Stocks are mixed as banks move higher and oil prices slump

NEW YORK (AP) — U.S. stocks are mixed Monday morning as banks rise along with interest rates but energy companies sink along with the price of oil. Stocks finished at five-month highs last week as investors remained optimistic about the U.S. economy even as they worried about the trade war between the U.S. and China as well as other tensions.

KEEPING SCORE: The S&P 500 index lost 2 points, or 0.1 percent, to 2,799 as of 10 a.m. Eastern time. The Dow Jones Industrial Average was little changed at 25,015. The Nasdaq composite added less than 1 point to 7,826. The Russell 2000 index of smaller-company stocks lost 4 points, or 0.3 percent, to 1,682.

BANK ON IT: Bank of America’s second-quarter profits jumped 33 percent. Like other big banks, it got a big boost from the corporate tax cut that passed at the end of 2017 and from higher interest rates. Bank of America has also been cutting expenses. Its profit and revenue were both better than analysts expected and the stock rose 1.6 percent to $29.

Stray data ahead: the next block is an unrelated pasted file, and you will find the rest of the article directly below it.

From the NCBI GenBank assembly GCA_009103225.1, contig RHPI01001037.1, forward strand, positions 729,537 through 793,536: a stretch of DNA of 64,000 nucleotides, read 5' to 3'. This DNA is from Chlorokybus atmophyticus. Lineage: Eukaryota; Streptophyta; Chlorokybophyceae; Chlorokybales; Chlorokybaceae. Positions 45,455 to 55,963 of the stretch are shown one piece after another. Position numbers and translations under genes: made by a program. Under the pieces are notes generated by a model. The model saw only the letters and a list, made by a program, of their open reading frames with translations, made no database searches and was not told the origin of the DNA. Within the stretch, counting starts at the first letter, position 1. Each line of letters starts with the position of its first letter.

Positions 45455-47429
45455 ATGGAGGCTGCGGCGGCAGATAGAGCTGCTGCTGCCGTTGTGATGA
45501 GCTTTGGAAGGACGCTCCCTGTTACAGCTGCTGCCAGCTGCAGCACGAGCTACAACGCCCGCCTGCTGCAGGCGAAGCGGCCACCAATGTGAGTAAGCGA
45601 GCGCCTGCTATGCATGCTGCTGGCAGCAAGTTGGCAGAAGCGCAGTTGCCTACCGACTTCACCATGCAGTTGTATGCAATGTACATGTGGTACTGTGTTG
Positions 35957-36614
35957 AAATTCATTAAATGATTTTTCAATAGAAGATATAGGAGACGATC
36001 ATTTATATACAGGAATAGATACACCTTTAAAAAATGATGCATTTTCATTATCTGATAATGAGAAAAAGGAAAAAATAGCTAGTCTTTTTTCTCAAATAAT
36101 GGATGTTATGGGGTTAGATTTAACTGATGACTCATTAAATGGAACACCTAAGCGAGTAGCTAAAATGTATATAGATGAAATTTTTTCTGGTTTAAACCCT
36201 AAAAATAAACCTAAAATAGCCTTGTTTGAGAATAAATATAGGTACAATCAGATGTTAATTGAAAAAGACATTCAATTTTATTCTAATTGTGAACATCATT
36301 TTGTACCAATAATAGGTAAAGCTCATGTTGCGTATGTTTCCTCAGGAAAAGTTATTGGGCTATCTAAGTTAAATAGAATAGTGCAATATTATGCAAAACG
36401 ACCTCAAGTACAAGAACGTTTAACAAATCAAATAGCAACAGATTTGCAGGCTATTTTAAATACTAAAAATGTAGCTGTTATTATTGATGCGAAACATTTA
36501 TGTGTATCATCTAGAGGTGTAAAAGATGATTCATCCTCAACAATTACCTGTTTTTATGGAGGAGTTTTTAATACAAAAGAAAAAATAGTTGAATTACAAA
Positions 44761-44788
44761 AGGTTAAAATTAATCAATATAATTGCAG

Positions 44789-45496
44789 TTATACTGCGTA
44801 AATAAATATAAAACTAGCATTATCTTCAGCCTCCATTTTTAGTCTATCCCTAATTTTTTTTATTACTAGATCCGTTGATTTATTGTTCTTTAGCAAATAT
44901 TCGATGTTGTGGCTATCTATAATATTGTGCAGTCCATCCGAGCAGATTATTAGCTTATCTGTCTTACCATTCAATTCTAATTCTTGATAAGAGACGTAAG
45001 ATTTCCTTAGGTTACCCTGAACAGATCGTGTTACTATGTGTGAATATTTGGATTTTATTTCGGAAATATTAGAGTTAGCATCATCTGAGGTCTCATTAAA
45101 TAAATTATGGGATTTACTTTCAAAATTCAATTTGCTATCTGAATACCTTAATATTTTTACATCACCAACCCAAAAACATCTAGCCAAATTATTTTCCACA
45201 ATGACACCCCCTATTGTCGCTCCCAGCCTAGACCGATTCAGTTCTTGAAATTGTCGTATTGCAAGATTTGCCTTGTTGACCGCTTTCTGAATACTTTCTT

Troubled German lender Deutsche Bank jumped 8 percent to $12.14 after it said its earnings will be considerably higher than expected. Deutsche Bank has taken three years of losses based on high costs and big fines and penalties linked to past misconduct. It replaced its CEO in April.

Banks were also helped by an increase in interest rates after the Commerce Department said sales at retailers and restaurants kept rising in June. That’s a sign shoppers are still willing to spend even though wages are only growing slightly, and it’s a hint the Federal Reserve will likely continue to raise interest rates.

Bond prices fell. The yield on the 10-year Treasury note rose to 2.86 percent from 2.83 percent.

CHINA GROWTH: The Chinese government said economic growth slowed a bit over the last three months. That wasn’t a surprise, and the quarter ended before the U.S. and China formally placed tariffs on billions of dollars in imports. But it adds to challenges for the world’s second-largest economy as the trade conflict heats up.

China also said it filed a World Trade Organization challenge to the tariff hike President Donald Trump has proposed on $200 billion in Chinese goods.

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